23 Nov 2017 Priorities in tackling obesity for future governments
The news from the Organisation for Economic Co-operation and Development (OECD) that the UK is the most obese country in Western Europe doesn’t really come as a big surprise. Whilst Public Health England claim their plans to tackle obesity are “among the most ambitious” (Dr Alison Tedstone quoted in The Guardian on 11.11.17), we have a long way to go to achieve change (as Dr Tedstone concedes later).
We need much less emphasis on the individual and much more on the environment. Less of the victim blaming and more responsibility taken by organisations who help to shape our communities. We are surrounded by junk food and bombarded with messages to buy sugary drinks and processed food. It’s sometimes cheaper to buy alcohol than bottled water. And our town and city centres are built around cars rather pedestrians and bicycles. It is no wonder that our children are overweight and their parents, even more so. The personal and economic cost to our nation is immense and will increase. The cost of treating Type 2 diabetes alone could cripple the Health Service.
So, let’s be honest, when the Government’s Childhood Obesity Plan was released last year, it was disappointing. Whilst the introduction of a soft drinks levy (previously announced) in 2018 was confirmed along with other positive measures such as making healthy options available in the public sector and a wider sugar and calorie reduction programme, there was also much omitted which health campaigners were hoping for. In particular, effectively addressing junk food marketing to children on new media (social media, websites, and advergames) and price promotions on unhealthy food and beverages in supermarkets.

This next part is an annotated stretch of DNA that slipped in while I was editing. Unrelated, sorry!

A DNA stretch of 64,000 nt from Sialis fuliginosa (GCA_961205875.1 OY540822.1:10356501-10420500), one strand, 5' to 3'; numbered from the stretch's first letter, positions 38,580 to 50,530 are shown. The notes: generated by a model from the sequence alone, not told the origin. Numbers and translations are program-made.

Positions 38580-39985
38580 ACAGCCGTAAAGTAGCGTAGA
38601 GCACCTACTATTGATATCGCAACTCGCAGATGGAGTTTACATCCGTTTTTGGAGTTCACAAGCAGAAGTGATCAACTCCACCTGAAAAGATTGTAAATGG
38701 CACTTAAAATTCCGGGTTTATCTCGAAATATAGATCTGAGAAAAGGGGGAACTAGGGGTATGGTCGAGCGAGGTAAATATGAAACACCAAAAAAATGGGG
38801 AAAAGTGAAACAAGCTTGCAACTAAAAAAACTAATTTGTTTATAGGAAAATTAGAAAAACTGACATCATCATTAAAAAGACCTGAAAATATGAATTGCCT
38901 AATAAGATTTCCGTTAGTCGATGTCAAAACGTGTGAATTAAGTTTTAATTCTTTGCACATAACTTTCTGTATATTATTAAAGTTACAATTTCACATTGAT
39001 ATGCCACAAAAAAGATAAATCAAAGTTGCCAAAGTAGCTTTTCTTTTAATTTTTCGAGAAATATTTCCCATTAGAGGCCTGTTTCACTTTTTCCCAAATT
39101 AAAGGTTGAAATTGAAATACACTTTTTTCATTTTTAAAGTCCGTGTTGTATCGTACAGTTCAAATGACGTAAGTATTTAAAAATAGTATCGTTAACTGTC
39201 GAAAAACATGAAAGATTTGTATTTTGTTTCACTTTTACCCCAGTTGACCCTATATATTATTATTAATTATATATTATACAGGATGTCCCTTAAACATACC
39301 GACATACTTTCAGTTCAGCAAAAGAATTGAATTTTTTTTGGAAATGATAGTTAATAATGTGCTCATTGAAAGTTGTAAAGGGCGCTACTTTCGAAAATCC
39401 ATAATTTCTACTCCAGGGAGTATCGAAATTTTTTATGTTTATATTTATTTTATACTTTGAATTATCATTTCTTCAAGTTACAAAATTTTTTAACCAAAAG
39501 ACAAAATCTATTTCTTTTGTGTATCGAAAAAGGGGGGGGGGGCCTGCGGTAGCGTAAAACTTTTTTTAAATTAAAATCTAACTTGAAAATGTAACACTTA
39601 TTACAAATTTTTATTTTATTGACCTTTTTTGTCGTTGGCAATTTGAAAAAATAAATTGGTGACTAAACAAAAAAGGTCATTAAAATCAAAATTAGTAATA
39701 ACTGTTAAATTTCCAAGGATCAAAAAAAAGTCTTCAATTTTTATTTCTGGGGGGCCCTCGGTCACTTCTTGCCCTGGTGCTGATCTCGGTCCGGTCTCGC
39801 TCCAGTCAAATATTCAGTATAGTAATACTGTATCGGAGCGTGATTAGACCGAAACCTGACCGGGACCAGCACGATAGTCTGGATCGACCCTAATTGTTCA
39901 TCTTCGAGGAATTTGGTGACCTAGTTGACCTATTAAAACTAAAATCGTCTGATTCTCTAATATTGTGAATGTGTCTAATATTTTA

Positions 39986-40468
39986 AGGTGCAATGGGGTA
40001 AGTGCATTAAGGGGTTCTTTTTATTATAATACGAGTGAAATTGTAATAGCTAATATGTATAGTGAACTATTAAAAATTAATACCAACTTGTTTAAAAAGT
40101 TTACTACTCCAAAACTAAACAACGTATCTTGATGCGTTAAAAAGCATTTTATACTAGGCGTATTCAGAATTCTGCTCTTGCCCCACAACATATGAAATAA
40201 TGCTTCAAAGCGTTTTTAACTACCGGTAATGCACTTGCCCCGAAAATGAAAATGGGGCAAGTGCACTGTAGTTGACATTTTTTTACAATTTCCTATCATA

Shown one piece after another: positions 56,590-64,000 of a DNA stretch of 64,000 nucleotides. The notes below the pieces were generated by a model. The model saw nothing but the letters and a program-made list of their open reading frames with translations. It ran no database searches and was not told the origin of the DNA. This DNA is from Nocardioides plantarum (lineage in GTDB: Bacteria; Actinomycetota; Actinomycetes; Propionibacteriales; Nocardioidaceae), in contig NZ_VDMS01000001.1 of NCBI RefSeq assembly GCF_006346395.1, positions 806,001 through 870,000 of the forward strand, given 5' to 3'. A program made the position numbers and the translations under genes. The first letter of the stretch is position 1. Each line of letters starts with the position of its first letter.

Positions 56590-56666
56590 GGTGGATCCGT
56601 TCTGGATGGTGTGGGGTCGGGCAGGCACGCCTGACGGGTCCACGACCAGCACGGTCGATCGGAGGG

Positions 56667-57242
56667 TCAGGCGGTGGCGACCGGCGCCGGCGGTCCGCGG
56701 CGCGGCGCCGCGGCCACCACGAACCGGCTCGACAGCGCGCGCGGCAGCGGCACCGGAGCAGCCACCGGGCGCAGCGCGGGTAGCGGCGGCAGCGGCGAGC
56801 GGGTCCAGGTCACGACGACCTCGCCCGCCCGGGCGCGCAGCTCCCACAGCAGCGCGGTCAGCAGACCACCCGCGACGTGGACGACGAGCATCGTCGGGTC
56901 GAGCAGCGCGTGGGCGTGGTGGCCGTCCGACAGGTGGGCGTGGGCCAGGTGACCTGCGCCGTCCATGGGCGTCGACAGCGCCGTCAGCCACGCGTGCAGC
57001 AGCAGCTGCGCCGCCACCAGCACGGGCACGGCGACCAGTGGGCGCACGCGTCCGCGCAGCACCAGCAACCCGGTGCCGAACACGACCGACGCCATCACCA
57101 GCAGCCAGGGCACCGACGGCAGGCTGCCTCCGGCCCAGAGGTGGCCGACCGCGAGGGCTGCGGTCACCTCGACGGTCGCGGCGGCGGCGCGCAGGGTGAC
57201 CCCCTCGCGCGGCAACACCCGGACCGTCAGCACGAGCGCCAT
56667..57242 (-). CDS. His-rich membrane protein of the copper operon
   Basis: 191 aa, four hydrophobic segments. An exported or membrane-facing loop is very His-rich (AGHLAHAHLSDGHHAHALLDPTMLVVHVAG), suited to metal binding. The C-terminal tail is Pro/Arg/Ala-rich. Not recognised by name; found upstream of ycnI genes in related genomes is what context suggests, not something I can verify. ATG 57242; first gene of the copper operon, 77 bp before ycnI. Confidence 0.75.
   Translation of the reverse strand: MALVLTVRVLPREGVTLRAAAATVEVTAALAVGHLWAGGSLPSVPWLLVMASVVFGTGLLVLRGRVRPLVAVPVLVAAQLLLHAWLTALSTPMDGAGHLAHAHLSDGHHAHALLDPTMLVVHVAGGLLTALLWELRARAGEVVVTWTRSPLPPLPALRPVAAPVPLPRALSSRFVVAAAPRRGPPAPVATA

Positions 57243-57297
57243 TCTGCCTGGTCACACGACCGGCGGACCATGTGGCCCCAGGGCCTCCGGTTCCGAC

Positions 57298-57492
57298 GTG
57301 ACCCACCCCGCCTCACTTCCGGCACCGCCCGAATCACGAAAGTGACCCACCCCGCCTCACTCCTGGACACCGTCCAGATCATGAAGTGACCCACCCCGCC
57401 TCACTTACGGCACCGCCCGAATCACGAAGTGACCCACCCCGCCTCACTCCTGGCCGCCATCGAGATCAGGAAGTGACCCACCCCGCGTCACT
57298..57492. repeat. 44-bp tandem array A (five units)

The Obesity Health Alliance (OHA) – of which Food Active is a member – has called for urgent action in 10 areas.
Food Active’s Director of Research, Robin Ireland, spoke at a Socialist Health Alliance Public Health Conference* in November where he was tasked to give his five top priorities for ‘Health Behaviours’ for a future Labour Government. He headlined the OHA’s first priority above as follows:
“A Labour Government should close existing loopholes to restrict children’s exposure to junk food marketing across all the media they are exposed to. This should include updating current broadcast regulations with a 9pm watershed on advertising of food and drinks high in fat, sugar and salt to protect children during family viewing time and taking action to ensure online restrictions apply to all content watched by children. In addition rules should be extended to cover sponsorship of sports and family attractions and marketing communications in schools”.
We have allowed companies like Coca-Cola and McDonald’s to brand our communities sport and leisure programmes from the former’s ParkLives to McDonald’s grassroots football activities. Food Active is tasking the public sector to take a strong stand on its commercial arrangements with corporations and understand the real cost of allowing unhealthy diets is rising levels of overweight and obesity with a disproportionate impact on the socially and economically disadvantaged.
Similarly, future governments need to consider what legislation is required to restrict junk food marketing. If we don’t get it right, our children aren’t going to thank us.
Robin Ireland and Beth Bradshaw, Food Active
*The presentation given to the Socialist Health Association Conference: Public Health Priorities for Labour on 24th November can be found here: Socialist Health Association Conference – Robin Ireland